The association between cigarette smoking, virologic suppression, and CD4+ lymphocyte count in HIV-Infected Russian women

Jennifer L. Brown, Theresa Winhusen, Ralph J. DiClemente, Jessica M. Sales, Eve S. Rose, Polina Safonova, Olga Levina, Nikolay Belyakov, Vadim V. Rassokhin

Research output: Contribution to journalArticle

Abstract

Cigarette smoking among people living with HIV/AIDS is associated with significant morbidity and mortality, but findings regarding the association between cigarette smoking and HIV viral load and CD4+ lymphocyte counts have been inconsistent. This study characterized the prevalence of cigarette smoking among HIV-infected Russian women and examined the association between smoking frequency and quantity and HIV viral load and CD4+ lymphocyte counts. HIV-infected Russian women (N = 250; M age = 30.0) in St. Petersburg, Russia, completed an audio computer-assisted self-interview survey assessing cigarette use, antiretroviral medication adherence, and provided blood samples assayed for HIV viral load and CD4+ lymphocyte counts. The majority (60.4%) reported cigarette smoking in the past month; 49.0% of recent smokers were classified as moderate or heavy smokers, defined as smoking ≥10 cigarettes daily. Viral load status did not differ between infrequent smokers and regular smokers. However, moderate/heavy smokers (relative to light smokers) were more likely to have a detectable viral load (AOR = 2.3, 95% CI: 1.1, 5.1). There were no significant differences in CD4+ lymphocyte counts by smoking frequency or quantity of cigarettes smoked. Results highlight the need for additional research to examine the association between cigarette smoking and virologic suppression and markers of HIV disease progression. Adverse health consequences of cigarette smoking coupled with a potential link between heavy smoking and poor virologic suppression highlight the need for assessment of cigarette use and provision of evidence-based smoking-cessation interventions within HIV medical care.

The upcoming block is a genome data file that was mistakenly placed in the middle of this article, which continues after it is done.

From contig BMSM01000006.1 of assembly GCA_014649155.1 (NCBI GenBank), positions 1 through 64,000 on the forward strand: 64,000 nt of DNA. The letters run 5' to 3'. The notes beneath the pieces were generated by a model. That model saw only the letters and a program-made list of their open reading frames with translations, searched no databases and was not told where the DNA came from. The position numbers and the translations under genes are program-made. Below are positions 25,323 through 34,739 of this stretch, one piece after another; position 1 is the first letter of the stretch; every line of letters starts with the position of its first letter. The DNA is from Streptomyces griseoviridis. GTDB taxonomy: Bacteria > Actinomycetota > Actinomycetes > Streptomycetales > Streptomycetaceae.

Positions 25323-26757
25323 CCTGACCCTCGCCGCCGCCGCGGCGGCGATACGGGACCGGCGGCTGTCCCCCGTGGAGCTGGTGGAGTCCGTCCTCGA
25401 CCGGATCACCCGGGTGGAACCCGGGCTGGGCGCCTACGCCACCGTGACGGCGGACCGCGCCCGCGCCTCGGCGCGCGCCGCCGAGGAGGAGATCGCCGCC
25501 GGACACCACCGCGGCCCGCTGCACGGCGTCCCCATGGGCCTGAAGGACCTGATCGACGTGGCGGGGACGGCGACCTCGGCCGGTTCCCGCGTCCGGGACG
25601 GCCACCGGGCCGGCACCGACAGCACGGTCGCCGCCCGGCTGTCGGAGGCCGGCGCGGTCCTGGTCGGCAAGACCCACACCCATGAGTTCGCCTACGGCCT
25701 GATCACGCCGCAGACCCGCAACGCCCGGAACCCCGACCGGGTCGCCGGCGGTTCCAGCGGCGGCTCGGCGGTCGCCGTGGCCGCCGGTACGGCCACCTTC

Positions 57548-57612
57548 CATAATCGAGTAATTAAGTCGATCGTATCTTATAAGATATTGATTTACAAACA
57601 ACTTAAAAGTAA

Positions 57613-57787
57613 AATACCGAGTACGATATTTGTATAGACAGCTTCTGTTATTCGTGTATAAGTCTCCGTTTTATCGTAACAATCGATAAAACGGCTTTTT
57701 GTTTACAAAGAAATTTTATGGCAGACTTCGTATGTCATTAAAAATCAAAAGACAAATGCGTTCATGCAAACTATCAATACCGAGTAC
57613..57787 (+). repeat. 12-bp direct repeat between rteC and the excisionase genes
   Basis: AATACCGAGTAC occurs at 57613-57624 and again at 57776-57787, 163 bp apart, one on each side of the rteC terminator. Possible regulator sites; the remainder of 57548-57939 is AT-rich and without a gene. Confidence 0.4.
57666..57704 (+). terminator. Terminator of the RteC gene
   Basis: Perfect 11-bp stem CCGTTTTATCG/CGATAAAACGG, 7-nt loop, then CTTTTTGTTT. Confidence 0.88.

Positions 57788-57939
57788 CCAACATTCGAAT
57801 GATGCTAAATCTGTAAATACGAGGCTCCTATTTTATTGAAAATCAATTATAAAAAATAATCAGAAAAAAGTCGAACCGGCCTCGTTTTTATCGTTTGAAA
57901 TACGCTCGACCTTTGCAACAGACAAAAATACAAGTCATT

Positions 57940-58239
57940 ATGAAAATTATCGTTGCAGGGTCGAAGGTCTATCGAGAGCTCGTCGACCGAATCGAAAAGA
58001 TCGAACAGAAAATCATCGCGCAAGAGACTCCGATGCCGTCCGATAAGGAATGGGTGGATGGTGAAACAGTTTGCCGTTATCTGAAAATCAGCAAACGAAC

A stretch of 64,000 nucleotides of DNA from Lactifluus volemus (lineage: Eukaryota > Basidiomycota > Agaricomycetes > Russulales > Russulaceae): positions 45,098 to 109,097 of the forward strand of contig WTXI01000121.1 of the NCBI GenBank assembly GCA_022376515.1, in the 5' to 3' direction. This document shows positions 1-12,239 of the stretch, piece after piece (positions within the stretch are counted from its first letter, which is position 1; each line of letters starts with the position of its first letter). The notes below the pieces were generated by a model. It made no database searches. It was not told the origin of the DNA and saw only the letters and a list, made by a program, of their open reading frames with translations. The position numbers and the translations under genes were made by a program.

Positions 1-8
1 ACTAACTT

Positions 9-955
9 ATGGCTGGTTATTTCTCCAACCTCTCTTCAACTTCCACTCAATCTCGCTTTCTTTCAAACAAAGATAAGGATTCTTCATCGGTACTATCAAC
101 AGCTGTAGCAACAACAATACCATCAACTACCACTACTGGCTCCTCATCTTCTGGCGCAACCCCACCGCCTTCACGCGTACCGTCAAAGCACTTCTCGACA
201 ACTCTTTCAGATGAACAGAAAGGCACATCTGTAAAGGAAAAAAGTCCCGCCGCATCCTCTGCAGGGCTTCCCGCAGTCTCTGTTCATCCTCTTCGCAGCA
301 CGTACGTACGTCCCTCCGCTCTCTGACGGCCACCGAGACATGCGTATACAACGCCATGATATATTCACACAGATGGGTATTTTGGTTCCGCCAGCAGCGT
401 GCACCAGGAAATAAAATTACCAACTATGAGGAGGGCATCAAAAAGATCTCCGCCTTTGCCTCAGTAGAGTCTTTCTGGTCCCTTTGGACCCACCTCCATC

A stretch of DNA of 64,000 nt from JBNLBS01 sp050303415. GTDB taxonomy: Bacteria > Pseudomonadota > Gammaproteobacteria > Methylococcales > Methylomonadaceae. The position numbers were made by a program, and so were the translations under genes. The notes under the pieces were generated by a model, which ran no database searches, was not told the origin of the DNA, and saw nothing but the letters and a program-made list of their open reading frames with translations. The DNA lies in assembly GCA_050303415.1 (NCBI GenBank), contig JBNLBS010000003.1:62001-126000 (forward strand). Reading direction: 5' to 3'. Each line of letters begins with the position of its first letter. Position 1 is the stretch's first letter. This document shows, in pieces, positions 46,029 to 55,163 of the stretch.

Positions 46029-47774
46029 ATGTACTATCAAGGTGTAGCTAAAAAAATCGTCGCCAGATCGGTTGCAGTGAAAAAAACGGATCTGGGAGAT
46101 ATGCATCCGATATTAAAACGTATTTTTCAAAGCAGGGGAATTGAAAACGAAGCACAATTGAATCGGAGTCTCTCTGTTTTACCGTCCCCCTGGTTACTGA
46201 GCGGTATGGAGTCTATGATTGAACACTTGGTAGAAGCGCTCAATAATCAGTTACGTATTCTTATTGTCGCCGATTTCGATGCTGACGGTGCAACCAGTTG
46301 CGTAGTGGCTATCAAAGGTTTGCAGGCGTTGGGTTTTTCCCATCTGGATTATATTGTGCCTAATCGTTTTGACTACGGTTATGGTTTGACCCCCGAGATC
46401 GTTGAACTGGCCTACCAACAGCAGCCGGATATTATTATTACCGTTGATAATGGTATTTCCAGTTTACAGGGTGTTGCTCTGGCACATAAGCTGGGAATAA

Original languageEnglish (US)
Pages (from-to)1102-1106
Number of pages5
JournalAIDS Care - Psychological and Socio-Medical Aspects of AIDS/HIV
Volume29
Issue number9
DOIs
StatePublished - Sep 2 2017

Keywords

  • Cigarette smoking
  • HIV-infected
  • antiretroviral medication adherence
  • virologic suppression

ASJC Scopus subject areas

  • Social Psychology
  • Health(social science)
  • Public Health, Environmental and Occupational Health

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